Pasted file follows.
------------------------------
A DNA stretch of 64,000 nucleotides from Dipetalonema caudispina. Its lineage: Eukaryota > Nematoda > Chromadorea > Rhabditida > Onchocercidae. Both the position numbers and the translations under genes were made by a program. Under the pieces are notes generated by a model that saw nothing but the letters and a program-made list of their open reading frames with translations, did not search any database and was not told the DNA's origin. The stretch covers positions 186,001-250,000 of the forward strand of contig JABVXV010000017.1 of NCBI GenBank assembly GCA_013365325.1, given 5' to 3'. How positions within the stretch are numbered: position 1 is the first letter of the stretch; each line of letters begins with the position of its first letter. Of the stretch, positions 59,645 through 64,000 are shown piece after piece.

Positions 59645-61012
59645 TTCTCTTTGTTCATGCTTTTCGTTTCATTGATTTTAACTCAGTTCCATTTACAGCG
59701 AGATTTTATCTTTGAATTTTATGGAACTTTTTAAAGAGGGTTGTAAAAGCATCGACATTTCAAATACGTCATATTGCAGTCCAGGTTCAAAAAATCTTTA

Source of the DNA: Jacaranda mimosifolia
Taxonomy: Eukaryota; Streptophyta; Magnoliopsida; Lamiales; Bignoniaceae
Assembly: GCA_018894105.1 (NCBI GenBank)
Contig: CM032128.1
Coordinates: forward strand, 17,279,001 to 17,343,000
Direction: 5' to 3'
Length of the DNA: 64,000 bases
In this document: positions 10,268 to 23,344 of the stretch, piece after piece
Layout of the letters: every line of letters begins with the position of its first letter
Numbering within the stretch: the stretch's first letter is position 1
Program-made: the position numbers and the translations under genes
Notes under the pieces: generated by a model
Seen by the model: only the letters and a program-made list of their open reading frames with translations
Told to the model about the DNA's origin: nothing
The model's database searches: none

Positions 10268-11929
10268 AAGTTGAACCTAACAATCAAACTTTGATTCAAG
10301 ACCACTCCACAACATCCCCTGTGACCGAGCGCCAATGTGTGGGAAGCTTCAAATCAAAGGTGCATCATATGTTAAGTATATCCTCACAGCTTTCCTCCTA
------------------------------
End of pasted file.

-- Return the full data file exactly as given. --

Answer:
A DNA stretch of 64,000 nucleotides from Dipetalonema caudispina. Its lineage: Eukaryota > Nematoda > Chromadorea > Rhabditida > Onchocercidae. Both the position numbers and the translations under genes were made by a program. Under the pieces are notes generated by a model that saw nothing but the letters and a program-made list of their open reading frames with translations, did not search any database and was not told the DNA's origin. The stretch covers positions 186,001-250,000 of the forward strand of contig JABVXV010000017.1 of NCBI GenBank assembly GCA_013365325.1, given 5' to 3'. How positions within the stretch are numbered: position 1 is the first letter of the stretch; each line of letters begins with the position of its first letter. Of the stretch, positions 59,645 through 64,000 are shown piece after piece.

Positions 59645-61012
59645 TTCTCTTTGTTCATGCTTTTCGTTTCATTGATTTTAACTCAGTTCCATTTACAGCG
59701 AGATTTTATCTTTGAATTTTATGGAACTTTTTAAAGAGGGTTGTAAAAGCATCGACATTTCAAATACGTCATATTGCAGTCCAGGTTCAAAAAATCTTTA

Source of the DNA: Jacaranda mimosifolia
Taxonomy: Eukaryota; Streptophyta; Magnoliopsida; Lamiales; Bignoniaceae
Assembly: GCA_018894105.1 (NCBI GenBank)
Contig: CM032128.1
Coordinates: forward strand, 17,279,001 to 17,343,000
Direction: 5' to 3'
Length of the DNA: 64,000 bases
In this document: positions 10,268 to 23,344 of the stretch, piece after piece
Layout of the letters: every line of letters begins with the position of its first letter
Numbering within the stretch: the stretch's first letter is position 1
Program-made: the position numbers and the translations under genes
Notes under the pieces: generated by a model
Seen by the model: only the letters and a program-made list of their open reading frames with translations
Told to the model about the DNA's origin: nothing
The model's database searches: none

Positions 10268-11929
10268 AAGTTGAACCTAACAATCAAACTTTGATTCAAG
10301 ACCACTCCACAACATCCCCTGTGACCGAGCGCCAATGTGTGGGAAGCTTCAAATCAAAGGTGCATCATATGTTAAGTATATCCTCACAGCTTTCCTCCTA